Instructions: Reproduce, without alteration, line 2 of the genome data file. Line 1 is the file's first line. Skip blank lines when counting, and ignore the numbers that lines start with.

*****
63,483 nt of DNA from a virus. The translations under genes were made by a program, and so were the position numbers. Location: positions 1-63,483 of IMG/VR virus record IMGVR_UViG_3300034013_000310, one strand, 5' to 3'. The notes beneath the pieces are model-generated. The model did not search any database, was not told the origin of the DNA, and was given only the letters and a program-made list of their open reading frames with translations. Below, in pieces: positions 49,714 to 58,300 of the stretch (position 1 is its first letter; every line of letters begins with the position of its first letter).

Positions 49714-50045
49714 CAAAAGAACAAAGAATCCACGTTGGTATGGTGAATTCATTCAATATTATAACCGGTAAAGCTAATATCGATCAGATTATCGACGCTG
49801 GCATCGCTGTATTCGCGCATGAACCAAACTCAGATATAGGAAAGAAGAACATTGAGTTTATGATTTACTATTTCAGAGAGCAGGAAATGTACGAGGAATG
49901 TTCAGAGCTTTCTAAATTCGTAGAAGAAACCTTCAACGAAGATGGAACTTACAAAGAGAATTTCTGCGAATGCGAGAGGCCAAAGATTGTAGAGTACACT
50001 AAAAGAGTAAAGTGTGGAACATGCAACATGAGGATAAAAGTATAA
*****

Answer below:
Positions 49714-50045